The Scottish Terrier originated in the highlands of Scotland and is believed to be Scotland’s oldest breed of dog. In those far off days, hunters kept packs of small terriers to rid the land of vermin. Dogs were selected for their gameness and hunting ability. Appearance mattered little to the practical Scotsman. All he required was that his dogs be fearless enough to attack any prey; small enough to fight their way back out; and hardy enough to withstand a rough life and rigorous climate. These were the attributes deemed essential in the early hunting terriers and they are still the attributes we look for today.
For hundreds of years they were Scotland’s own terriers, but sometime in the late 1800’s, enough foundation stock had been brought south of the border to warrant a breed name and distinct classes for them at English shows. The first Standard by which they were judged was drawn up in England in 1880, and the first breed club devoted to their interests was the Scottish Terrier Club of England, founded in 1883.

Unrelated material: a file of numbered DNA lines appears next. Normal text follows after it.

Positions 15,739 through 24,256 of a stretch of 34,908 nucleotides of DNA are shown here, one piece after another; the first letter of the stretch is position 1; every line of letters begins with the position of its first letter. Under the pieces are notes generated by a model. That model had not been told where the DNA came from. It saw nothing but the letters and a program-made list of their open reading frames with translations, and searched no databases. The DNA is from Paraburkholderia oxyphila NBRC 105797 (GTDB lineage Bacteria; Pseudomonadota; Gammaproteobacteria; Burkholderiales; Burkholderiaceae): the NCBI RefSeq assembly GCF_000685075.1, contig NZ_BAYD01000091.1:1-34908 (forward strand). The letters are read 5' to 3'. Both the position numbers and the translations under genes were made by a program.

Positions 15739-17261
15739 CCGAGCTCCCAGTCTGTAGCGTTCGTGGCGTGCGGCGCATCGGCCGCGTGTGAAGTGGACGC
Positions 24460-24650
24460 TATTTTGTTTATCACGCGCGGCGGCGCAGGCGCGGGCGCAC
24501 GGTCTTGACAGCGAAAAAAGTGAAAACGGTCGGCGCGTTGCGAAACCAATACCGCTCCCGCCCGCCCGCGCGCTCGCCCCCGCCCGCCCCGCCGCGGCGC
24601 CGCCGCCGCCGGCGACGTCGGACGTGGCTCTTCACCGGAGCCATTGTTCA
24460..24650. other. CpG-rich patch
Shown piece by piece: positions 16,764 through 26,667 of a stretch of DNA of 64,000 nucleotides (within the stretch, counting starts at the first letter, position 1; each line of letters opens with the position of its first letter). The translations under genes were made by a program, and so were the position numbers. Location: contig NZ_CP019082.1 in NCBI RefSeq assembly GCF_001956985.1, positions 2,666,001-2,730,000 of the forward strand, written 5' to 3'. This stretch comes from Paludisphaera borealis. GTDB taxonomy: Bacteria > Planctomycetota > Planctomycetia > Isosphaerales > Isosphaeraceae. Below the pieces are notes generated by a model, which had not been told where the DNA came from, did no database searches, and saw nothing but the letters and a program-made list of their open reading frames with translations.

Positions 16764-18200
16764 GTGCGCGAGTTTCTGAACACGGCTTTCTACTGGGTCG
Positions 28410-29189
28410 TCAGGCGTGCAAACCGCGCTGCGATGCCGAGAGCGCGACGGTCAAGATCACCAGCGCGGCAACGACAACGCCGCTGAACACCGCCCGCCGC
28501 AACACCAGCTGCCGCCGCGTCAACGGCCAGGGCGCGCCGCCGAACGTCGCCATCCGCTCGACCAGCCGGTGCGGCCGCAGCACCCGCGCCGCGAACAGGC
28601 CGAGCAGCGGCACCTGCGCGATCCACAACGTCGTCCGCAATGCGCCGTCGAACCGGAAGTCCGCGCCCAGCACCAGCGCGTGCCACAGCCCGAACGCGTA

All present day Scotties stem from a single bitch, Splinter 11, and two sires, Ch. Alister, born 1885, and Ch. Dundee, born 1882. From these three are descended all the show champions on both sides of the Atlantic, first through the two great sires of the 1930’s, Eng. Ch. Albourne Barty and Eng. Ch. Heather Necessity, and later through the famous “3Bs” of the ‘1960’s, Chs. Bardene Boy Blue, Bardene Bingo and Bardene Bobby Dazzler.
Scotties came to these shores in the early 1890’s but it was not until the years between World War I and World War II that the breed saw any significant popularity. By 1936, Scotties were the third most popular breed in the United States. Although they did not permanently stay in fashion, they continue to enjoy a steady popularity with a large segment of the dog-owning public.
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